India needs a million Rahul.

As the Bharat Jodo Yatra ends on January 30th, five questions need to be answered. First, has the public perception of Rahul Gandhi changed? Second, did it make Congress stronger? Third, did Congress produce steel and cement to build bridges with unfriendly opposition? Fourth, will it lead to Prime Minister Narendra Modi’s refusal to run for a third term in 2024? Fifth, will the 2024 elections end the fight to preserve democracy and diversity, which is Yatra’s mission?

Let’s start with the first question. Yes, Rahul’s image has changed in the public eye. Polls show that the number of people with a positive image of Rahul increased from 30% to 50% in the states he traveled to during the yatra. Of course, the RSS-BJP camp continues to caricature him, but even within this camp there are voices appreciating his efforts, such as the two mahants associated with the Ram Temple in Ayodhya.

Even liberals, who earlier saw him as a politician unwilling to devote all his time to politics, and who often made stupid claims or statements in the midst of brilliant, high-level rhetoric, now see him differently. Praise is pouring in for completing the 3,500km arduous yatra, walking 20 to 25km a day at a fast pace and marching without warm clothes even in winter. The challenges he posed to them were beyond the mental and physical capabilities of the average person. Some liberals call his feat ‘saint’ and others ‘heroic’.

The growing likeability of him also shows that the BJP’s constant demands on people to reject him for his dynastic credentials (leader from above, not from below) doesn’t negatively affect his public image. It goes to show that when people evaluate political leaders, they evaluate them not by bloodline, but by personal character and ideology.

Regarding your second question, there is still no evidence that the council is getting stronger in the yatra. People talk about a new Rahul, but not about a new council. The party continues to bleed from the chronic disease of factionalism. The greater the pain, the greater the migration. People leaving the party, people in the party putting each other down, people from other parties getting rewarded by the party leadership in high office: Parliament looks more like a club than the military-like BJP. Apparently, with Rahul’s yatra, the parliament workers are sailing on a sea of ​​passion. However, the organization is far from being as solid as the military.

Regarding the third question, the yatra has failed to bring unfriendly parties closer to Congress. They did not join the yatra even though they were invited. In Tamil Nadu, DMK joined yatra. IUML and other parliamentary allies in Kerala; Maharashtra, NCP and Shiv Sena (UBT); In Jammu and Kashmir, the National Assembly and the People’s Democratic Party will participate. However, in other states the yatra was passed as Congress yatra.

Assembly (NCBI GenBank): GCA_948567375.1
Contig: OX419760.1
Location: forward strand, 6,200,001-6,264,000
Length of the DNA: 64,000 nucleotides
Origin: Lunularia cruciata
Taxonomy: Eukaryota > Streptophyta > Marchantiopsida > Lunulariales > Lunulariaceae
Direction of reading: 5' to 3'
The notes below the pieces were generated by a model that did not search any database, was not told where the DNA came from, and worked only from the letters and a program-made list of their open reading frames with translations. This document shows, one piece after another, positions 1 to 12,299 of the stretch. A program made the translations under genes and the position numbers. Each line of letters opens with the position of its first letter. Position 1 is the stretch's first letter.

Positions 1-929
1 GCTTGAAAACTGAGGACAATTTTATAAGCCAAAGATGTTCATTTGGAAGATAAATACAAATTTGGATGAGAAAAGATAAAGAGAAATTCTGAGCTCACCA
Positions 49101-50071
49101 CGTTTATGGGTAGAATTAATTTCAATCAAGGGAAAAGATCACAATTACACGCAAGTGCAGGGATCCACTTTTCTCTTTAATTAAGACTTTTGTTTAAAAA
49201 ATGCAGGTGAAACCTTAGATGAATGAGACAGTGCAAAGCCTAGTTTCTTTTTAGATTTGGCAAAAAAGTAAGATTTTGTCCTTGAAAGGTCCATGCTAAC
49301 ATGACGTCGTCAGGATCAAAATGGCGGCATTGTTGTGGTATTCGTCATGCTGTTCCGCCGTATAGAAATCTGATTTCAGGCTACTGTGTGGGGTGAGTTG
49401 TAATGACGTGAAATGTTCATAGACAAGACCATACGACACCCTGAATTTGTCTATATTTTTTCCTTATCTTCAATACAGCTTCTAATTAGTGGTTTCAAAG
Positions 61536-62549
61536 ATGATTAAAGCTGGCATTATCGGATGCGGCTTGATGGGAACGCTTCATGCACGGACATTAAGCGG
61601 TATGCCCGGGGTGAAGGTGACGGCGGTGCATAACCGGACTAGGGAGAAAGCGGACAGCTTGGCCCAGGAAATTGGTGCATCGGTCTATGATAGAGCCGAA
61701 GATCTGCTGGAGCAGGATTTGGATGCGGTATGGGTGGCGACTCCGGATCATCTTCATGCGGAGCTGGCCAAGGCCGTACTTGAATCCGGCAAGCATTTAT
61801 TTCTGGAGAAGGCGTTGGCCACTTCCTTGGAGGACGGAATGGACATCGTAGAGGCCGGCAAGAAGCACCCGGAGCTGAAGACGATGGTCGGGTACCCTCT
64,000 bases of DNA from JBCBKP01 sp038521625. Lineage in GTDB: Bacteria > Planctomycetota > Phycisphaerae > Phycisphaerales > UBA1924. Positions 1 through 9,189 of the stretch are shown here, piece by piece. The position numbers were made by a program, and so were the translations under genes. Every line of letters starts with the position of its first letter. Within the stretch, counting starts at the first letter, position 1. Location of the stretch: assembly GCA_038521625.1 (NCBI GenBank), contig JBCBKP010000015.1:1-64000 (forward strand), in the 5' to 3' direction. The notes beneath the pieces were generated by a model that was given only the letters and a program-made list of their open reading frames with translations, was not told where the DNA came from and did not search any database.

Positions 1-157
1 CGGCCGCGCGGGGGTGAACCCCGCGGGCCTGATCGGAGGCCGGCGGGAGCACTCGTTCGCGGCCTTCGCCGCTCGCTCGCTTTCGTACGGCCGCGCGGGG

In Karnataka, Janata Dal (Secular) stays away from yatra. In Andhra Pradesh and Telangana, the Telugu Desam Party has not joined. In UP, the Samajwadi Party, Bahujan Samaj Party and Rashtriya Lok Dal have distanced themselves. Parliamentary Speaker Mallikarjun Kharge has sent invitations to 21 “like-minded” parties, including those not affiliated with the yatra, to attend the resolution in Srinagar. Parties that are far away are most likely not involved.

Does this mean that the iceberg between Congress and “like-minded” parties will not melt on the way to the 2024 Lok Sabha elections? That leads to a fourth question about the possibility of regime change.

For now, there are several major obstacles on the road to opposition unity. One of them is external opposition groups like Bharat Rashtra Samithi and Aam Aadmi Party. Supreme Leaders K Chandrasekhar Rao and Arvind Kejriwal have been working hard to project themselves as non-BJP core. Non-parliamentary alternative. On January 18, Mr. Rao held a public meeting in Kammam, Telangana, with Kerjiwal, Punjab Prime Minister Bhagwant Mann, Samazwadi Party Leader, Akhilesh Yadav, Kerala State Prime Minister Pinarai Vijayan and CPI Leader D Raja. gave a speech at To create a “national alternative” to the BJP. That would suggest there will be another front against the BJP in 2024. The Congress was doubly convinced by not inviting the BRS and AAP to the climax of the yatra in Srinagar.

Another obstacle is the Trinamool parliament’s consistent refusal to accept it as the leading party on the opposition front. It distanced itself from parliamentary-led groupings both inside and outside parliament. Despite the invitation, the Trinamool Congress did not join the yatra.

Another obstacle is the lack of clarity about Rahul’s role in the 2024 election. He built up his noble, separate and sacred image with the yatra. His philosophical statement was “Rahul Gandhi only exists in people’s minds. That I killed him long ago” suggests that he has transcended his lust for political power. At the same time, his leadership role in Haath se Haath Jodo, a subsequent campaign to highlight the failures of Bharat Jodo Yatra and the Modi government, suggests his centrality in political opposition to the regime.

The answer to the last question is: Will the fight to overcome the forces of authoritarianism and prejudice end in 2024? — does not depend on whether Rahul leads the electoral struggle against the regime or whether there is more than one opposition front. The fight to defend democracy and diversity will not end with the 2024 election campaign. A tainted social mindset requires a long and arduous process of purification before democracy and diversity can be rebuilt on its foundations. One Rahul won’t do. India needs a million Rahul.

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